The reasons are in dispute, but the trend is clear, says the Sacramento Bee: The California Highway Patrol is handing out more traffic citations than it did a few years ago, and that has generated tens of millions of dollars in new revenue for state and local government. As the state and cities wrestled with shrinking revenue and growing budget gaps, the California Highway Patrol issued about 200,000 more traffic citations in 2009 than it did two years before.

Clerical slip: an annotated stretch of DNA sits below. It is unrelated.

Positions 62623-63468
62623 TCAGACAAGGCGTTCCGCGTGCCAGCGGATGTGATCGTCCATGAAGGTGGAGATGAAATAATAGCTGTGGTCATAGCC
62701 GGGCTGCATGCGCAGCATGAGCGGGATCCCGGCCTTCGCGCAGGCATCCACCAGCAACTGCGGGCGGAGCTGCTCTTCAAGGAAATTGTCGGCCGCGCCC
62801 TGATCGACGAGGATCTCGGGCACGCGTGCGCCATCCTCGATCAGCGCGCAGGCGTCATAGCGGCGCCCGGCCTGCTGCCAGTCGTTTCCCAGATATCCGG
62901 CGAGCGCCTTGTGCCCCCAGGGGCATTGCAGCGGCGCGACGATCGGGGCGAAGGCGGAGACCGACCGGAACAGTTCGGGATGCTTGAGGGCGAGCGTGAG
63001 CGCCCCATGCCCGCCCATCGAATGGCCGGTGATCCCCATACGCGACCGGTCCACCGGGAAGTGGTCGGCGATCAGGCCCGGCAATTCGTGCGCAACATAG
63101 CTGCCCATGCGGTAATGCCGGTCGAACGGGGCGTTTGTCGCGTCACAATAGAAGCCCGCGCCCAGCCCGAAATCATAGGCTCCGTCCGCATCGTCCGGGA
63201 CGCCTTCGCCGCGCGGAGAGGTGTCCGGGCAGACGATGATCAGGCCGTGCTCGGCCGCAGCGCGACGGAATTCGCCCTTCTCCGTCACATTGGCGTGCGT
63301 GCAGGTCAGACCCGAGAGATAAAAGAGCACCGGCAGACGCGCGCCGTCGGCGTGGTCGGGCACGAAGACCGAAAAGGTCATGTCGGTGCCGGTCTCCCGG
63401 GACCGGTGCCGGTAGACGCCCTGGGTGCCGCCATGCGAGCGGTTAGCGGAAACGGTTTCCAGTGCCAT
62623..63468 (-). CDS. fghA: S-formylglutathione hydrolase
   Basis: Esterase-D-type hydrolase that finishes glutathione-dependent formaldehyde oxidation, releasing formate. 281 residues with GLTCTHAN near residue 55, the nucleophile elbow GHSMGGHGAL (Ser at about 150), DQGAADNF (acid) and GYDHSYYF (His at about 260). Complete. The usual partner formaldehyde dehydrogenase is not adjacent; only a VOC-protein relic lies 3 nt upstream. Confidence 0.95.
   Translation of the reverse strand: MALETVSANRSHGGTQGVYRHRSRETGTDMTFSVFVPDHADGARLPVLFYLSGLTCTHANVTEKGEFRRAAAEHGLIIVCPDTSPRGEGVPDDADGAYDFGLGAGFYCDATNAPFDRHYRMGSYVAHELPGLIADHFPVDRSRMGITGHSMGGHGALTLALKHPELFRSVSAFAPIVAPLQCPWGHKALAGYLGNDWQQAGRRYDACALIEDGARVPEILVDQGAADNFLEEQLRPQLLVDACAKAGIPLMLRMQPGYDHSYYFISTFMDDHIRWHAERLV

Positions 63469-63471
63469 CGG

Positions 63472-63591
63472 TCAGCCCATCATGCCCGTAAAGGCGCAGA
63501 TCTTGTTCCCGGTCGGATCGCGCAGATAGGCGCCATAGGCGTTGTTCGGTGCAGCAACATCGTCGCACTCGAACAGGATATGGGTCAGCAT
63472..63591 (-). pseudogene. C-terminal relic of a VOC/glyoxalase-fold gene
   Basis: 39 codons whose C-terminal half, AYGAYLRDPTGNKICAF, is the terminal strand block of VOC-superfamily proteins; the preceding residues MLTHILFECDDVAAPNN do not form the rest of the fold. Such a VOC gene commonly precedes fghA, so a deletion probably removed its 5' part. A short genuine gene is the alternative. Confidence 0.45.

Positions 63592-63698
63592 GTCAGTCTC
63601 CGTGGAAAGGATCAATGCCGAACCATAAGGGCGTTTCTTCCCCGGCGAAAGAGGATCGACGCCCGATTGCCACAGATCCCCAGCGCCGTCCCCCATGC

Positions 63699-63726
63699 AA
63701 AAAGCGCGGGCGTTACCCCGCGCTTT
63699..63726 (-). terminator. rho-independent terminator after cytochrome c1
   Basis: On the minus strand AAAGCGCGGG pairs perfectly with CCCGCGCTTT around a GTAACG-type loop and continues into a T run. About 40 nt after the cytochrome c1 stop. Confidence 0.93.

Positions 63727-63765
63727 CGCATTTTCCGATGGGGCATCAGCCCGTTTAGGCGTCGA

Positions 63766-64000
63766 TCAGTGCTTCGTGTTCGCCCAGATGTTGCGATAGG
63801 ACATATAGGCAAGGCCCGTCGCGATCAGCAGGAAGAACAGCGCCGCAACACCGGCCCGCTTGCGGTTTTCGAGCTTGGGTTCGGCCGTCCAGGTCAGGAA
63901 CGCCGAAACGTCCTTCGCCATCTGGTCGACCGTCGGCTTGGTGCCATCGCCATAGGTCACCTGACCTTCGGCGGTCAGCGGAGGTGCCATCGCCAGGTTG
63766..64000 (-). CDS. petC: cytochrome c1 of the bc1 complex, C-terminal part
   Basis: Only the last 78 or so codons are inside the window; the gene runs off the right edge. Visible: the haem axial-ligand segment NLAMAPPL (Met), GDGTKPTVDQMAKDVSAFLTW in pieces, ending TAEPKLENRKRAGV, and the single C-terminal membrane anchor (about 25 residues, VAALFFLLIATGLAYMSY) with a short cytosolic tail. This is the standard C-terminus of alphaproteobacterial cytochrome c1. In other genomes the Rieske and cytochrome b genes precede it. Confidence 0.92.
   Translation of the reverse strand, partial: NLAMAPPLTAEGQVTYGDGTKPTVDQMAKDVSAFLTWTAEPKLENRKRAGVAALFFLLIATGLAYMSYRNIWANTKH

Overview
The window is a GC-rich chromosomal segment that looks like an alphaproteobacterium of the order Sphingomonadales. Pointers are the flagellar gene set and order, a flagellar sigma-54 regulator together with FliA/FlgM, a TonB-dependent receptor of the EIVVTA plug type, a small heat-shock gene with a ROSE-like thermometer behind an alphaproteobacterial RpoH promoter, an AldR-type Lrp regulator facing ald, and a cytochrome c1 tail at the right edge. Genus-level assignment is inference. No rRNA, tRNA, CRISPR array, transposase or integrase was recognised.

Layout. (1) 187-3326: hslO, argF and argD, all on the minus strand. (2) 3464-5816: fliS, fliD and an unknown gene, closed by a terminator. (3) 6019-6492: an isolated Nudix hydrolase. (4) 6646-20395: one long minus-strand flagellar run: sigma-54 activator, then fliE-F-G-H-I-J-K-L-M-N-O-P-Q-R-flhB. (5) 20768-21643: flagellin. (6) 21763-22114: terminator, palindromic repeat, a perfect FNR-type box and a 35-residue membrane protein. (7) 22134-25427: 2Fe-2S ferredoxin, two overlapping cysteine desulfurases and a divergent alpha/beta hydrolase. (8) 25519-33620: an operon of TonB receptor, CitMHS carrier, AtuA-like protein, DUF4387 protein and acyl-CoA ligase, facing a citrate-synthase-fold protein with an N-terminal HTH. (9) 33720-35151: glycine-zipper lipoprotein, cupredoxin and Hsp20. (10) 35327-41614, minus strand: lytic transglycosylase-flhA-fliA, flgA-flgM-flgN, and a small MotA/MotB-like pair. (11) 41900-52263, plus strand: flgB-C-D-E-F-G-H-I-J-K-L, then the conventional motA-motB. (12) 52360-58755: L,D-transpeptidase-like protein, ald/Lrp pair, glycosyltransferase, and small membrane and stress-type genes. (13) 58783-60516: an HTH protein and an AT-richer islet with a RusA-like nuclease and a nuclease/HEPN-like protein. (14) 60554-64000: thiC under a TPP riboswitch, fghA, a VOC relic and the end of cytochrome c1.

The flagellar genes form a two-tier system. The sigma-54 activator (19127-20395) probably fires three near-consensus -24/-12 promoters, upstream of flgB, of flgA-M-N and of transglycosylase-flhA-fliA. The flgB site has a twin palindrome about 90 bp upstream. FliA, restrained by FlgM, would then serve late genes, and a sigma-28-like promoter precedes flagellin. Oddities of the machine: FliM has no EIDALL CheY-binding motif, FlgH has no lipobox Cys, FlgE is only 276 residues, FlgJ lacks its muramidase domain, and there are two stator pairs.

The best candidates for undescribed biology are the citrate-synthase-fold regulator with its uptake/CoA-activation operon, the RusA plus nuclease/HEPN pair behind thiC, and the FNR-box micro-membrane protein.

Sacramento Superior Court processed 37,000 more traffic filings last year than in 2006 – a 16 percent increase. Driver advocates say that such growth in traffic enforcement is happening all over the country and that the timing isn’t coincidental. They contend that state and local governments nationwide have been raising revenue by issuing more traffic citations. With the average fine costing as much as $250 and rising, the increase in California tickets produced as much as $50 million over two years. That money went to state and local courts, crime labs and other purposes.